Standing on the bank of the Chicago River behind the Whole Foods on Kingsbury Street in Chicago’s Lincoln Park neighborhood, George Brigandi (MBA ‘18) passionately explains how 2,500 square feet of floating gardens will improve the ecosystem of the city’s iconic waterway. Over the past few decades, the city’s stakeholders have worked to transform the 156-mile-long river into a major tourist attraction.
That transformation is a major focus for Urban Rivers, a nonprofit organization where Brigandi serves as marketing director. By 2020, Urban Rivers hopes to have completed the Wild Mile, the first-ever mile-long floating eco-park in the world.
“We’re improving water quality, biodiversity and we’re also making this strip of river more aesthetically appealing to Chicagoans and tourists alike,” Brigandi says.
By 2020, the Wild Mile will contain floating gardens, forests, wetlands, public walkways and kayak access points. The first phase of the project included the floating gardens, which sit on four-by-eight sections made out of coconut husk, stainless steel and other materials that help the structure stay afloat. The floating gardens contain native plants, such as swamp rose and queen of the prairie, improving the river’s water quality and providing habitats for animals to rest, hunt and live.
Brigandi also hopes the project will benefit surrounding businesses and retailers, such as Whole Foods. “We’re making this area better from a community, economic and environmental standpoint,” he says. “We want all Chicagoans to appreciate and benefit from this piece of infrastructure we’re putting in. Partners, like the Shedd Aquarium and Near North Unity, are developing city-wide community programming with us to ensure that happens.”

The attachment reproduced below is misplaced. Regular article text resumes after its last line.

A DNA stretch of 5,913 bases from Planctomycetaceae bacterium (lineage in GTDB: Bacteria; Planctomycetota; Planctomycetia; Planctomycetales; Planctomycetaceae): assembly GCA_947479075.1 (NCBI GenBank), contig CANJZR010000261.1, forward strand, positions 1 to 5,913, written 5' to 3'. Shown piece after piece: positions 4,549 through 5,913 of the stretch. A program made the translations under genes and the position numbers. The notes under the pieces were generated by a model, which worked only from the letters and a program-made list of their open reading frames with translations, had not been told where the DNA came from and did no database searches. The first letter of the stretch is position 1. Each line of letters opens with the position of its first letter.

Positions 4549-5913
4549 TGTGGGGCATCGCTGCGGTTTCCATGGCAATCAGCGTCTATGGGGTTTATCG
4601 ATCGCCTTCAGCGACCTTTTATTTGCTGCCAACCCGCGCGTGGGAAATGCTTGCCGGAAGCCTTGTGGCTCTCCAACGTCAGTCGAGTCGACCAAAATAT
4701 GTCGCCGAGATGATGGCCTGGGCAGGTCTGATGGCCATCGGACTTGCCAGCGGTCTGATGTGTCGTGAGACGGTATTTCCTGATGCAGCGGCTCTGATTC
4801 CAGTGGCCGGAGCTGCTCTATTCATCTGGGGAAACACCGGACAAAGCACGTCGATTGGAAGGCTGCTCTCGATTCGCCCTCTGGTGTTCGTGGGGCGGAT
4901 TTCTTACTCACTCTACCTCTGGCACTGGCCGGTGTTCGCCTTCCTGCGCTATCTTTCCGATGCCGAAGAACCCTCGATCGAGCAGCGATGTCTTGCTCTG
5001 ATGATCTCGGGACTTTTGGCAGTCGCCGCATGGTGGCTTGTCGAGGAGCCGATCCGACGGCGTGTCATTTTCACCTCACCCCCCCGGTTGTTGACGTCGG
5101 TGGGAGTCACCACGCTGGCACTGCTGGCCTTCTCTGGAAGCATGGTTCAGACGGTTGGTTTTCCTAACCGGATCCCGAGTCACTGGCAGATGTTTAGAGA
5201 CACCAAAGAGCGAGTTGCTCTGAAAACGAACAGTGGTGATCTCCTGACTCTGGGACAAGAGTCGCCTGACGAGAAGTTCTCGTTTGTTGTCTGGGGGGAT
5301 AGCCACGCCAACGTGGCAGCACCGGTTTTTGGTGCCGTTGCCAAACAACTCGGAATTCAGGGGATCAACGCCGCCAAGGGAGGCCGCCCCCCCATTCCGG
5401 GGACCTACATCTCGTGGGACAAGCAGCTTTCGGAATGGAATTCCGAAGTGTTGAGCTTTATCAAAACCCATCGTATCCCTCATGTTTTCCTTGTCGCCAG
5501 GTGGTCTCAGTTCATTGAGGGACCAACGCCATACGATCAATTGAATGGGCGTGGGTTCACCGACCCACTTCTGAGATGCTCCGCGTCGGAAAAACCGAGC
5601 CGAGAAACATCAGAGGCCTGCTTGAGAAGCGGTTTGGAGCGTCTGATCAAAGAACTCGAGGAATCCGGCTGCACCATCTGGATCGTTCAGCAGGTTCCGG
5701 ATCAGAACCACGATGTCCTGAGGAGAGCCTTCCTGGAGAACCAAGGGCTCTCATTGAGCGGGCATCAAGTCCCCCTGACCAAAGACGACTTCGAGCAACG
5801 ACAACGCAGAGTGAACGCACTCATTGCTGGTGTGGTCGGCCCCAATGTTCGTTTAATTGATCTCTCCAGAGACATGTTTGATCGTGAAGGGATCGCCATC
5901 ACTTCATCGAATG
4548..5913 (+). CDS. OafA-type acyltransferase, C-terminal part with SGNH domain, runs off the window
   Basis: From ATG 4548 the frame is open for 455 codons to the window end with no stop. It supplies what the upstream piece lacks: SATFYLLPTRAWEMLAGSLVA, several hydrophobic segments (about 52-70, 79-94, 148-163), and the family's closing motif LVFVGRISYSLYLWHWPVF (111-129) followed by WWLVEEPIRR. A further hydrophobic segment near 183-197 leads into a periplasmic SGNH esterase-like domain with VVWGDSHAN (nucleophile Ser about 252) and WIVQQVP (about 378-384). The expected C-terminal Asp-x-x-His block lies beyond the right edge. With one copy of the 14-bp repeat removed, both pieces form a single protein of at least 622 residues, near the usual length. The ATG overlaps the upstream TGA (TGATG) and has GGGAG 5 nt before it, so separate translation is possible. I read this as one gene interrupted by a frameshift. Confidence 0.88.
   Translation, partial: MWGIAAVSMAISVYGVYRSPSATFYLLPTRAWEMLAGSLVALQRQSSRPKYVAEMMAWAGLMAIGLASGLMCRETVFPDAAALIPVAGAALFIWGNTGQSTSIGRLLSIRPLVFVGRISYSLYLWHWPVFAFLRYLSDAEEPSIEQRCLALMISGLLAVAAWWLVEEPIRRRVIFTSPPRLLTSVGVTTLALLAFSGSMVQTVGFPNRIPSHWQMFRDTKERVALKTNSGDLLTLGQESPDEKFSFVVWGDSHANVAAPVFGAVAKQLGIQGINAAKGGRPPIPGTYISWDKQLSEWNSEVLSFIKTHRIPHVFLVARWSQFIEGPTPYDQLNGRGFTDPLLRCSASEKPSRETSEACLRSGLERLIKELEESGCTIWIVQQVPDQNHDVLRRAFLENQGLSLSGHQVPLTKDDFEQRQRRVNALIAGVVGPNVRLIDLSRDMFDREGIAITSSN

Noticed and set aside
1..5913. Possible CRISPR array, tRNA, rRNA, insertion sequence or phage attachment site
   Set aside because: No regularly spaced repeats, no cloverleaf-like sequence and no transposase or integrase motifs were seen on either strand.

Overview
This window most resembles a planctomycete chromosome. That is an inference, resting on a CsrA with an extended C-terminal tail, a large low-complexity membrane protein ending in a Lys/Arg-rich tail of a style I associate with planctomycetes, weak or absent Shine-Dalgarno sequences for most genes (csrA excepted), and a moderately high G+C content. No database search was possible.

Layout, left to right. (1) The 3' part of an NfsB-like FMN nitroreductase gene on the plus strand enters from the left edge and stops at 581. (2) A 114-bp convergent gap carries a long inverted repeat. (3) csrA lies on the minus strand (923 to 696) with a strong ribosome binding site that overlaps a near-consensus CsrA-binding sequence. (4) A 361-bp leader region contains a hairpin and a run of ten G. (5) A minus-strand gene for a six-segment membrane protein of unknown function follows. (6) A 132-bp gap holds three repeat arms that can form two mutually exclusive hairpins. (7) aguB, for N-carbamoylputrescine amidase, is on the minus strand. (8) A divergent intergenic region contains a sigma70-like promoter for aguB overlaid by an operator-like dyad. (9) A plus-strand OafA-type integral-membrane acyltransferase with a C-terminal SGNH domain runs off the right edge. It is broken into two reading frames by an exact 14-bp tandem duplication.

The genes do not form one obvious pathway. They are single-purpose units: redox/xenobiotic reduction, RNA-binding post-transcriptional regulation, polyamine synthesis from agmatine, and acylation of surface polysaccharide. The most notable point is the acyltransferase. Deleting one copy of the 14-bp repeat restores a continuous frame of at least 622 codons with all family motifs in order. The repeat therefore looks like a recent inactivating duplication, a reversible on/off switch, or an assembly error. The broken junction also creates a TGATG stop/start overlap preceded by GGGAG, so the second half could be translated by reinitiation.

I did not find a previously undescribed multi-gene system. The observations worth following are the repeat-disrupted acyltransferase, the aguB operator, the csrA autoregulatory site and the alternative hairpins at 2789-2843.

In June 2018, Brigandi graduated from the Kellstadt Graduate School of Business with an MBA in entrepreneurship and sustainable management. After working in marketing and business development for several years, Brigandi discovered corporate sustainability, and was inspired to pursue a career that furthered socially and environmentally conscious business efforts.
“Most of what I’ve learned about social enterprise, as well as many of the professional skills I’m utilizing at Urban Rivers, I learned during my time at Kellstadt,” he says.
True to DePaul’s Vincentian values, Brigandi also says he learned how to be more socially and environmentally responsible in his everyday life by focusing on the long-term impact of his actions and how they affect his community and planet. “Too many people and businesses have traditionally focused on short-term gains, but now you’re starting to see an overall shift in the general mindset of corporate and private America to focus more on the long-term, which is a good sign for our future,” he says.
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